Herpes zoster ophthalmicus (HZO) is a serious, vision-threatening infection that affects the eye and the skin surrounding the eye. HZO is caused by reactivation of the varicella-zoster virus, the same virus that causes chickenpox in children. After infection, the virus remains dormant in the nerves and can reactivate, resulting in shingles in people with weakened immune systems. HZO is caused when the virus is reactivated in the nerves that supply the eye area.
The varicella-zoster virus is not to be confused with herpes simplex 1, another virus that causes eye herpes. Herpes simplex 1 is the same virus that causes cold sores on the lips and mouth. It sometimes causes an infection of the cornea called herpes simplex keratitis.
If you have HZO, you will most likely have a rash on one side of your face or forehead that looks like chicken pox. A group of small blisters may develop around one of your eyes. Up to one week before the rash appears, you may feel ill with fatigue, malaise, and possibly a low-grade fever. In some cases, you may feel pain in the affected area a few days before blisters appear. If your eye becomes infected with HZO, the following symptoms may develop:
- Severe pain in and around the eye
- Eye redness
- Swelling of the eyelid
- Light sensitivity
HZO is caused by the same virus that causes chickenpox and shingles. People who have had chickenpox or have been exposed to the chickenpox virus may develop HZO. Up to 25% of people with herpes zoster will develop HZO. There is no way to prevent the condition, but it tends to occur more frequently in older people and those who have a compromised immune system. Exercise, stress reduction and maintaining a good immune system may decrease your chance of being affected.
Although there are some medical tests that can be performed to confirm the condition, most healthcare providers can diagnose HZO based on appearance and symptoms. While an early diagnosis may be more challenging, once blisters appear, the diagnosis is often straightforward because of the manner in which the outbreak respects the vertical midline of the body, affecting only one side of the face. One early and obvious sign of an impending case of HZO is the Hutchinson’s sign. The Hutchinson’s sign refers to a blister or lesion that erupts on the tip of the nose.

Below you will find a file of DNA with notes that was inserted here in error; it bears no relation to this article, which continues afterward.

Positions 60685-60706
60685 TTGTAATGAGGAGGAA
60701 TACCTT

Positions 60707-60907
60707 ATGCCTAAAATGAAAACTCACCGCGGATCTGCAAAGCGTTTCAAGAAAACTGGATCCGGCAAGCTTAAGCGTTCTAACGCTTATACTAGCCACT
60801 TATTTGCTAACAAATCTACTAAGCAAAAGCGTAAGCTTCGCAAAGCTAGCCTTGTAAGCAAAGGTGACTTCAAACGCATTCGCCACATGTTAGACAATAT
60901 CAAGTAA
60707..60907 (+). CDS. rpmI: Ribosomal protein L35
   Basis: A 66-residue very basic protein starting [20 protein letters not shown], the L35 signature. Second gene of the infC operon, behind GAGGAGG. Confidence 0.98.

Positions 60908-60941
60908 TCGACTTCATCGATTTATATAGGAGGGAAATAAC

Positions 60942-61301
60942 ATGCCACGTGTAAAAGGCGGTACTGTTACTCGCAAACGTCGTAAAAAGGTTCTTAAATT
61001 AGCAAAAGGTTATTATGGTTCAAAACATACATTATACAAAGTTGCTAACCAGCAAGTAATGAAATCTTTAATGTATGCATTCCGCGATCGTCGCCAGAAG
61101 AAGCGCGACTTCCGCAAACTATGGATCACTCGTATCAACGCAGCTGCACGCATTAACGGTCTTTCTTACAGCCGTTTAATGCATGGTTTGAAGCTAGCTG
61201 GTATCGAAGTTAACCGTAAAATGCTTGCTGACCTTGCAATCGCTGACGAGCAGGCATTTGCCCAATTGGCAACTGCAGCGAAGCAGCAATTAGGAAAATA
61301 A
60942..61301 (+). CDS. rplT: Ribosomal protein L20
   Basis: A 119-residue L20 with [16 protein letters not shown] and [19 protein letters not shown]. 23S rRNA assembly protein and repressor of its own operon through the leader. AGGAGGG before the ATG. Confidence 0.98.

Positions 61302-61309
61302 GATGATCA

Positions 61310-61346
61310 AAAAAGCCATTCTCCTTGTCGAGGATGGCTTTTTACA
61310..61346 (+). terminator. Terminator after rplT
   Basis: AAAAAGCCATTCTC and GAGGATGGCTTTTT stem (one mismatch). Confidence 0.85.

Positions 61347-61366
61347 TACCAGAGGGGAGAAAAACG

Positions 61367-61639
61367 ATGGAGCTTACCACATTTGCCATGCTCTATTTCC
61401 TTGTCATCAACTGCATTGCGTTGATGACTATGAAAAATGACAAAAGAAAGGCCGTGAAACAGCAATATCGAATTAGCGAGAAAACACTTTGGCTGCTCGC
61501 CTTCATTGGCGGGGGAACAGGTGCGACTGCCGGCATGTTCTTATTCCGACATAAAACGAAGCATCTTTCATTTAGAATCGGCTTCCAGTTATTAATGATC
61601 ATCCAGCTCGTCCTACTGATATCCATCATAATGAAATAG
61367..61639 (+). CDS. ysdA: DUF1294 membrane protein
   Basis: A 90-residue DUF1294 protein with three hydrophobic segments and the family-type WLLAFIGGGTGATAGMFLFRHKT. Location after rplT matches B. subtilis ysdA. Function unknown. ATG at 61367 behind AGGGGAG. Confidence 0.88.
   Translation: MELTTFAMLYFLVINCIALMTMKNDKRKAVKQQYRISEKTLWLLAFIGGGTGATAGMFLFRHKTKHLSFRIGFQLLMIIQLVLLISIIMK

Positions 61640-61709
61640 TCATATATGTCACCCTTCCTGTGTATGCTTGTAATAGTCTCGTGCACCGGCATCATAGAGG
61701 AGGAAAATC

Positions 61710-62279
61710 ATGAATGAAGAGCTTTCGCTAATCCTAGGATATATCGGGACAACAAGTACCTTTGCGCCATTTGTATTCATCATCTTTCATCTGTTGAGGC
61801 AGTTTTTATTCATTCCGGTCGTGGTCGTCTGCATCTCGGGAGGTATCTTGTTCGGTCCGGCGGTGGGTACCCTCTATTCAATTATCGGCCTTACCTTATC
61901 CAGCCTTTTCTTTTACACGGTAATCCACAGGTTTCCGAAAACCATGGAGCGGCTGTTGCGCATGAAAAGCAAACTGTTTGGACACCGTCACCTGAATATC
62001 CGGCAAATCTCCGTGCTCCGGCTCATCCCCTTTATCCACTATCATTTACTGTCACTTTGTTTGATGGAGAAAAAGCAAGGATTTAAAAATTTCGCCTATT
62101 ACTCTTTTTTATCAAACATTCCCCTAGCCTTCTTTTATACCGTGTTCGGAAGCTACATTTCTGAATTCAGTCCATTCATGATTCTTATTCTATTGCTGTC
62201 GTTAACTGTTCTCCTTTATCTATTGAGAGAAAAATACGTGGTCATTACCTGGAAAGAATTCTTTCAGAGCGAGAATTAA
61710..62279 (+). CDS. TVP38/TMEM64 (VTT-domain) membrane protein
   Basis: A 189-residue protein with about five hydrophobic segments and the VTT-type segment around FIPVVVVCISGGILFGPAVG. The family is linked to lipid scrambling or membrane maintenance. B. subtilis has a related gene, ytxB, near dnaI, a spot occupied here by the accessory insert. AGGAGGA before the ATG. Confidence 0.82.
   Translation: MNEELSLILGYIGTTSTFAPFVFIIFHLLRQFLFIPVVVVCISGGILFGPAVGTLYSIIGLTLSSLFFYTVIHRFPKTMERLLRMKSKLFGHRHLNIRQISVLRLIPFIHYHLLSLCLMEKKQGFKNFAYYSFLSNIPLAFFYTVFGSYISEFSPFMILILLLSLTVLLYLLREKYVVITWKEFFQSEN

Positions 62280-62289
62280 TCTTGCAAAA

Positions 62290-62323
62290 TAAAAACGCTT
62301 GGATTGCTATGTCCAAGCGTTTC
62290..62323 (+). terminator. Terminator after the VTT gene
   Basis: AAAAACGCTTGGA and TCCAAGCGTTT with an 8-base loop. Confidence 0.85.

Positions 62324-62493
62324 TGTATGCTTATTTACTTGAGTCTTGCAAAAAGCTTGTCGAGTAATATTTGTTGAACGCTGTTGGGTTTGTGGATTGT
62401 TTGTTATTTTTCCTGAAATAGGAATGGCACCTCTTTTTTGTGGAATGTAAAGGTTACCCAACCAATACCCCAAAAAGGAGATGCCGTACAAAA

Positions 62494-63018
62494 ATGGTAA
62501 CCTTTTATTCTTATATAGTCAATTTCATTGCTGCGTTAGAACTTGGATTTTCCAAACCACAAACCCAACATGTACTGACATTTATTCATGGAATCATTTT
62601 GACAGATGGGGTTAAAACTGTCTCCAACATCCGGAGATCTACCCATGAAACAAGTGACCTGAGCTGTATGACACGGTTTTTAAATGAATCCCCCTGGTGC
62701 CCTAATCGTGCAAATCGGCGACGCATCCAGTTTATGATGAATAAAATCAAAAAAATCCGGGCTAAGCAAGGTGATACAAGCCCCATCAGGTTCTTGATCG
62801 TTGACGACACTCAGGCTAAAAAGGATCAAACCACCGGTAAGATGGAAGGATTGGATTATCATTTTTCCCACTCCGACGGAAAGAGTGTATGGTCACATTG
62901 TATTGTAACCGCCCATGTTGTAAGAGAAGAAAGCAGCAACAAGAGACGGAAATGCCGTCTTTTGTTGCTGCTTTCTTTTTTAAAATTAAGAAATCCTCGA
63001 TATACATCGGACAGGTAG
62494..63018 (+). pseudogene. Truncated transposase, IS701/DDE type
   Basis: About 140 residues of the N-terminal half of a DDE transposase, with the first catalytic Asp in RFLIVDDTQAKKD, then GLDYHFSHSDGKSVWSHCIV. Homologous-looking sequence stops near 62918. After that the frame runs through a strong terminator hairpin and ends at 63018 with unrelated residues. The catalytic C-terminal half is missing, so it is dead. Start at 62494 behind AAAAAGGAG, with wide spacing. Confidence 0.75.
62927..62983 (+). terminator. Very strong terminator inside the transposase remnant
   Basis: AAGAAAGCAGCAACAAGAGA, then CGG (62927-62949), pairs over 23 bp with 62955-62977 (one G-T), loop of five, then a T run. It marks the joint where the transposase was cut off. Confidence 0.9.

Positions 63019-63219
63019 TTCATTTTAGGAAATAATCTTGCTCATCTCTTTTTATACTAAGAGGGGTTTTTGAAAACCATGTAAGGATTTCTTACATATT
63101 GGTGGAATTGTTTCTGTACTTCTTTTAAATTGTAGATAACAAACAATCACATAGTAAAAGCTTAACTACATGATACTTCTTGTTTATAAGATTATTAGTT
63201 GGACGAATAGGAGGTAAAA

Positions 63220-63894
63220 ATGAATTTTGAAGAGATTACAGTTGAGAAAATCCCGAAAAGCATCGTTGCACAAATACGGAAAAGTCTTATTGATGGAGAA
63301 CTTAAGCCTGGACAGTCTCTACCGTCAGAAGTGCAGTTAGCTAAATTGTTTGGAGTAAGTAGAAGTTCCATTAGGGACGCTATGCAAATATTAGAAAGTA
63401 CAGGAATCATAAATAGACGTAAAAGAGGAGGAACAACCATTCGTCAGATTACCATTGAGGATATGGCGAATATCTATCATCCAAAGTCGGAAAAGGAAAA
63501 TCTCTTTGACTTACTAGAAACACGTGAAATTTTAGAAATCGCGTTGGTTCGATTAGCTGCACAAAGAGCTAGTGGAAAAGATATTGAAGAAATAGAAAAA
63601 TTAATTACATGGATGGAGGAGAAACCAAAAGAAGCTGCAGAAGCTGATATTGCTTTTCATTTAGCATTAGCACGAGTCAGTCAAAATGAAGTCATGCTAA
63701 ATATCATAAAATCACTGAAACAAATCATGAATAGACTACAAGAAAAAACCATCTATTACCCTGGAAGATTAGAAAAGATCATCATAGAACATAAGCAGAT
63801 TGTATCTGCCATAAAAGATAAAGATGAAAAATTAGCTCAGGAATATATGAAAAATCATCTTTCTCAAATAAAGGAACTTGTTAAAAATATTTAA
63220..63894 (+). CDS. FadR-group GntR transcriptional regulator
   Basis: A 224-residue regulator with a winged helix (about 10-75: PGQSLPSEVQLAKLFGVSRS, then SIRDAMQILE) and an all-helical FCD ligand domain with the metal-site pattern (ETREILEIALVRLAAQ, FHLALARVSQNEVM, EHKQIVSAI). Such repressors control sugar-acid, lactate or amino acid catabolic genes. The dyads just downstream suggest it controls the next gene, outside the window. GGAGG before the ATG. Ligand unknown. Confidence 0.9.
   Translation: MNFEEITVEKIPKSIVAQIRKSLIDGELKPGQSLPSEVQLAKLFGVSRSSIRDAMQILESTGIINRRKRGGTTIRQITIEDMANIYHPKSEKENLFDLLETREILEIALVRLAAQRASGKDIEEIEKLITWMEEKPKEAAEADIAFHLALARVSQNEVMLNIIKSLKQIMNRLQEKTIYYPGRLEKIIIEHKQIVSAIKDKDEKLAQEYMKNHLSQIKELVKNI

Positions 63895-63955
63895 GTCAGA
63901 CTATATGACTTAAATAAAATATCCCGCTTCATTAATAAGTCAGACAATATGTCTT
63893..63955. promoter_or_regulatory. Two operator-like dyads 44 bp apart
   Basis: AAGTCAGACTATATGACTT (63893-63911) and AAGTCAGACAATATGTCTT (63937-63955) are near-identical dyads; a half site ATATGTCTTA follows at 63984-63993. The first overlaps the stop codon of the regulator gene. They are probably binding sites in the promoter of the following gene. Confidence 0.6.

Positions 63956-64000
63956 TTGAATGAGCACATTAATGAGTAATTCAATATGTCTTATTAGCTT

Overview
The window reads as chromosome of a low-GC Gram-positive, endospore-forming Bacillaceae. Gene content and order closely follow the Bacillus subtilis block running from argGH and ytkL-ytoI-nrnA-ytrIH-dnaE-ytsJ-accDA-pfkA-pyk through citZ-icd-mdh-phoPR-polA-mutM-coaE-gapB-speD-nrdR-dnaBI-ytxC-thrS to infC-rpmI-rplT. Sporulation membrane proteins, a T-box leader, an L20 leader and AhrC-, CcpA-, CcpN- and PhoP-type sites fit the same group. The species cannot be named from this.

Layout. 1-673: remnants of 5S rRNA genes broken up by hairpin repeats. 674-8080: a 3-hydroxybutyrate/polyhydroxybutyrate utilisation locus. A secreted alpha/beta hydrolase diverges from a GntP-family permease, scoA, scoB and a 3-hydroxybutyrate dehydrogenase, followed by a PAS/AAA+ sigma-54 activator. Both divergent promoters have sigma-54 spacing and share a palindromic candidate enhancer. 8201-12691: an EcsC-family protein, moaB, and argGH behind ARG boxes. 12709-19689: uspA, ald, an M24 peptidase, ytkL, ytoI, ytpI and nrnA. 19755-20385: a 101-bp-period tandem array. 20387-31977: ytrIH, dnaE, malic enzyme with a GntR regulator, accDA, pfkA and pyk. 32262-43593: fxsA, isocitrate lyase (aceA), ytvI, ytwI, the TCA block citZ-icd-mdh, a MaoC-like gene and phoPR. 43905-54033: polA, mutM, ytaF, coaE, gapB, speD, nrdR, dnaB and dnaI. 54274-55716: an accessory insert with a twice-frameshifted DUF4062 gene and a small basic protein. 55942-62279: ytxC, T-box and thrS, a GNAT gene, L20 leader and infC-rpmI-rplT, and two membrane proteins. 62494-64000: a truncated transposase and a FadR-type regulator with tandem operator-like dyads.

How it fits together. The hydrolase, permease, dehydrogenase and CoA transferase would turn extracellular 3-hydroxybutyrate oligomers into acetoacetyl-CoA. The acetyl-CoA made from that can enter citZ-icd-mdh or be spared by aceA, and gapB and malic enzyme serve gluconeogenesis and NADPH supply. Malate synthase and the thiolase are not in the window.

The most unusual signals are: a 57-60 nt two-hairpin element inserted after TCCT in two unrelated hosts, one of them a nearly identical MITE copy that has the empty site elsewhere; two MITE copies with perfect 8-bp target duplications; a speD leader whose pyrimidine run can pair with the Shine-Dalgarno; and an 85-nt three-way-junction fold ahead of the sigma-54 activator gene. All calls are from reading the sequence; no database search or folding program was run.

If you are noticing symptoms, be sure to visit your healthcare provider and get diagnosed as early as possible for treatment. If you are diagnosed with HZO, your healthcare provider will prescribe an antiviral medication in an attempt to limit the virus’ replication, and reduce subsequent pain and symptoms.
A steroid eye drop may also be prescribed to reduce inflammation. You will also be instructed to keep the affected areas clean and to avoid scratching the lesions in order to prevent scarring or bacterial infection.
To reduce pain, you may be instructed to apply cool compresses to the affected areas. Over-the-counter medicines are sometimes helpful for pain. It is not unusual for cases of HZO to be admitted to the hospital.